The past dispute atop corporate scandals such as Enron and WorldCom and subsequent companies’ failure, proposes the need for concern of corporate governance in corporations (Margolis and Walsh 2003). One of the most important mechanisms in corporate governance that protects interest of the stakeholders is board gender diversity (Erhardt, Werbel and Shrader, 2003). Gender diversity on board makes the ineffective of the management team eliminated (Terjesen et al., 2016). For example, Adams and Ferreira (2009) show that a gender diverse board spend more time on monitoring and may be more independent. Also, Carpenter (2002) found male and female directors thinking is different i.e. heterogeneity, which is likely to effect firm performamce base on decision making (Hillman, Cannella, & Harris, 2002; Hillman, Cannella, & Paetzold, 2000; Groysberg & Bell, 2013; Hillman et al., 2002; Singh et al., 2008). Carter, D’Souza, Simkins, and Simpson (2010) suggest gender diversity on board leads to better corporate governance which has impact on firm performance. Compared to theorotical eveidence, empirical evidence linking gender diversity to firm financial performance is more equivocal, Ferreira (2015) suggest that too many methodological problems affect previous research results. Despite the volume of empirical evidence, there has been no consensus on gender diverse board impact on firm performance. Given the emphasis being placed on board diversity as a part of good corporate Governance, this paper is expected to add to the current body of knowledge on the existing argument relating to Board gender diversity, and widen stock of literature by critically examining the existing literature on board gender diversity and its impact on firm performance and stressing the need and significance to encourage firms on female inclusion on board and its implication.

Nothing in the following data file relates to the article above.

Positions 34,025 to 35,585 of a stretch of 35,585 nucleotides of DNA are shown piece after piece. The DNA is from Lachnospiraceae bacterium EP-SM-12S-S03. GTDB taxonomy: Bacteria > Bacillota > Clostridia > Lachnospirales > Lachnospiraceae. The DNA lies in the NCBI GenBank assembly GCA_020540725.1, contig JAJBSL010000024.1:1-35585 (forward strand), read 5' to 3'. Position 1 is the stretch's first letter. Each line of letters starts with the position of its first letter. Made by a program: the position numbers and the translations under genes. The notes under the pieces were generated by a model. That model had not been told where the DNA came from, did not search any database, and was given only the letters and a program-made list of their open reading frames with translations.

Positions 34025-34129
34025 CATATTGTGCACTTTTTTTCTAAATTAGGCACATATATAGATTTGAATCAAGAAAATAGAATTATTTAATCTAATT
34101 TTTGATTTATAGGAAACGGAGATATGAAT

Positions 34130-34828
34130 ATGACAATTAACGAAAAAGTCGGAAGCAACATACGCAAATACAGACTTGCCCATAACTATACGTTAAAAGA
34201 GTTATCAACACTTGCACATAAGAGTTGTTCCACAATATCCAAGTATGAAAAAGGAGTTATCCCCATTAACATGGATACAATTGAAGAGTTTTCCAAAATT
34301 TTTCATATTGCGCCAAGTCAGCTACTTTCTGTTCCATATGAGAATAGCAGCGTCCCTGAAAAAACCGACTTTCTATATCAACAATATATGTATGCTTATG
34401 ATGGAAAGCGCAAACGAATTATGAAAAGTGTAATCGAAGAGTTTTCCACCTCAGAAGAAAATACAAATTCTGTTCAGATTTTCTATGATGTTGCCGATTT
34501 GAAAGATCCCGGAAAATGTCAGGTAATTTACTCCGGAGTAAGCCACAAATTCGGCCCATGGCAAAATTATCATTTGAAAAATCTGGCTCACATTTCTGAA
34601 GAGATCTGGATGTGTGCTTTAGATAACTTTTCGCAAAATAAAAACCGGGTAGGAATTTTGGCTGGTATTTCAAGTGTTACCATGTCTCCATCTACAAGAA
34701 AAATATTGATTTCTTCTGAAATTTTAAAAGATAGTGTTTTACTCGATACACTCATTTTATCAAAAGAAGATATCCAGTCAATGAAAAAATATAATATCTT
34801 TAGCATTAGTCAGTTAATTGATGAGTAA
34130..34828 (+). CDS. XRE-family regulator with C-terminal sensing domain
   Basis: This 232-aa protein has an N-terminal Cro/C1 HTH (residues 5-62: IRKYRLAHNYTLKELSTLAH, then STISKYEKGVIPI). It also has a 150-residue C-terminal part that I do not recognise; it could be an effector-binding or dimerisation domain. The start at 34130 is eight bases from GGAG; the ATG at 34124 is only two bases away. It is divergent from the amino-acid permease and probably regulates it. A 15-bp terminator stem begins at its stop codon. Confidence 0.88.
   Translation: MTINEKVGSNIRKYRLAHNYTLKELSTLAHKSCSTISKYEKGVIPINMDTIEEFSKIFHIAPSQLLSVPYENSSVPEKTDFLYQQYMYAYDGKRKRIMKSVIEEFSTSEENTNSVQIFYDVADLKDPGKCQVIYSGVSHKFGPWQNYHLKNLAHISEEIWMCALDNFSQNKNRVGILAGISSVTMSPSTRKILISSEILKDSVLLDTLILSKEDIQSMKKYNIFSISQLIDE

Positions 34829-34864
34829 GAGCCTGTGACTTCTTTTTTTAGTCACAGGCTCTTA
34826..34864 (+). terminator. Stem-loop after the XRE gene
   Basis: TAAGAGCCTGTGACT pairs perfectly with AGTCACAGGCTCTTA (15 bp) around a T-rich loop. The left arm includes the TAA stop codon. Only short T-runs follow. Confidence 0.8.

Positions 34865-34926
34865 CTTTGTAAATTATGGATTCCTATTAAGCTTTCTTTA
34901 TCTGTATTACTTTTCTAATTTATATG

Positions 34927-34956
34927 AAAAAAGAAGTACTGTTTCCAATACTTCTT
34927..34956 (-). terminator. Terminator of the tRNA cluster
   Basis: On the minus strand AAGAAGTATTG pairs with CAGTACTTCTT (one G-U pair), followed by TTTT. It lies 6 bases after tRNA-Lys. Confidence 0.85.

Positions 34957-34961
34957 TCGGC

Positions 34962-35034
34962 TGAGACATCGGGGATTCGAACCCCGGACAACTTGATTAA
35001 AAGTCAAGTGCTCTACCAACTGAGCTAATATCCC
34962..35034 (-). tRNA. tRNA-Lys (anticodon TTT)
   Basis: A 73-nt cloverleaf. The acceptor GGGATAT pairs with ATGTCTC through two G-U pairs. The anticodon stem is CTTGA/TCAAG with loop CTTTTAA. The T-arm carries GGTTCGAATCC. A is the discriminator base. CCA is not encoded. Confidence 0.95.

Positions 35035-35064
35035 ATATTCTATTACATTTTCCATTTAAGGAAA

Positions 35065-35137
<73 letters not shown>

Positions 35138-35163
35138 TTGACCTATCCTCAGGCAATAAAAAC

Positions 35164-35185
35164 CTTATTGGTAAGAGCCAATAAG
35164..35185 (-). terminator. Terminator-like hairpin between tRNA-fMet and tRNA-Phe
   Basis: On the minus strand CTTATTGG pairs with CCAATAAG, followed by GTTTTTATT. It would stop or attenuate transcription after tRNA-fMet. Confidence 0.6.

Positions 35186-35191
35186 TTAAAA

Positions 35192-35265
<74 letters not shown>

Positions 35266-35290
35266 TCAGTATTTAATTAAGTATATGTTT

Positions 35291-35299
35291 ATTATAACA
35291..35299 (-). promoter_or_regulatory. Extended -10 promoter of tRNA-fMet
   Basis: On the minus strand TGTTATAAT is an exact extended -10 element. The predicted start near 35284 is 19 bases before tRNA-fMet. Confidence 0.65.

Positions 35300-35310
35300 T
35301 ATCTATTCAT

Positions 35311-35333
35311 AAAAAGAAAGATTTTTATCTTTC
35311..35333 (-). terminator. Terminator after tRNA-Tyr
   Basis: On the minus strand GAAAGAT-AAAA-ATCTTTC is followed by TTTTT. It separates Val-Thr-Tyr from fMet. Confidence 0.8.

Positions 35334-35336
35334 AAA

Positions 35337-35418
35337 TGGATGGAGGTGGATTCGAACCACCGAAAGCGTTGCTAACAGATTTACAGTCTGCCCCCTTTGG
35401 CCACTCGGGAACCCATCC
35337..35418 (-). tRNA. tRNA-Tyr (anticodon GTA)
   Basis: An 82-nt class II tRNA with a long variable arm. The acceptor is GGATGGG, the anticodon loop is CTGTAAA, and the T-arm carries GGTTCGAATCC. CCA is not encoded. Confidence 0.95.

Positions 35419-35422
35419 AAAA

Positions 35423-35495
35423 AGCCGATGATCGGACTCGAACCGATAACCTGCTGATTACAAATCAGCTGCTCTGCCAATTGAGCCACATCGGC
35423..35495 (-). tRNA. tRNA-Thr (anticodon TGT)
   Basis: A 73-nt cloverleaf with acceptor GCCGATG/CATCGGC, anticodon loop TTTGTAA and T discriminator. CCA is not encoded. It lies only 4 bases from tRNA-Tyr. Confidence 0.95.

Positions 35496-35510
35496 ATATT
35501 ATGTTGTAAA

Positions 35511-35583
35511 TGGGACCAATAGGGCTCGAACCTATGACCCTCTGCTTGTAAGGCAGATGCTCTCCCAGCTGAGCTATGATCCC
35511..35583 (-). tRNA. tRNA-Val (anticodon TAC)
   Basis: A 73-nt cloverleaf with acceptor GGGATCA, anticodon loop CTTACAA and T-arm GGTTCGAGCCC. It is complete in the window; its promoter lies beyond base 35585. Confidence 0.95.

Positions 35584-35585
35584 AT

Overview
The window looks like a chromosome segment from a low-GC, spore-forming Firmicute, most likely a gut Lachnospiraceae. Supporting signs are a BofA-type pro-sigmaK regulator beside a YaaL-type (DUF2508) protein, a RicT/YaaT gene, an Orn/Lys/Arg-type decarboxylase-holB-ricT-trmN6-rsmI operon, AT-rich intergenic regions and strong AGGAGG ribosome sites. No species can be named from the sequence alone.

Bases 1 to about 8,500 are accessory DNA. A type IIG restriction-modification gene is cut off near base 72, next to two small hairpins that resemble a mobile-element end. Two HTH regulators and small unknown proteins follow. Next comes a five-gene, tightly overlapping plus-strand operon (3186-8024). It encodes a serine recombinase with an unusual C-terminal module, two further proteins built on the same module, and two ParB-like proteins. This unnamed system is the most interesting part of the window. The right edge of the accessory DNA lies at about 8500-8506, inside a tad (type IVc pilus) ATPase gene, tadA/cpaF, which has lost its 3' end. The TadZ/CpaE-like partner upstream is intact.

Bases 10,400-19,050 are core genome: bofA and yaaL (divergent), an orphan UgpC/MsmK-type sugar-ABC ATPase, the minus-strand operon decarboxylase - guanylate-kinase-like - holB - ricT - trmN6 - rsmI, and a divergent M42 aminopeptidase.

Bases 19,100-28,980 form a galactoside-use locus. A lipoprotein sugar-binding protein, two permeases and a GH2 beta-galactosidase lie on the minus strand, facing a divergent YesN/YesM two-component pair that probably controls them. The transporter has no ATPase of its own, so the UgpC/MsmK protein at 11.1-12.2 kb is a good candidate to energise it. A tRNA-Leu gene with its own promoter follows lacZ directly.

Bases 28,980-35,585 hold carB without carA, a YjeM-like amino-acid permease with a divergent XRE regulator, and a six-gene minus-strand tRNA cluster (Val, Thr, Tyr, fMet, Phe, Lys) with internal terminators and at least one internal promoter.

The remainder of the report is organized as follows. Theoretical review part presents the Theoretical case on a relationship between board diversity and firm value, and the empirical review part examines prior empirical evidence on board composition and firm value relevant to the study, while Recommendation and conclusion concludes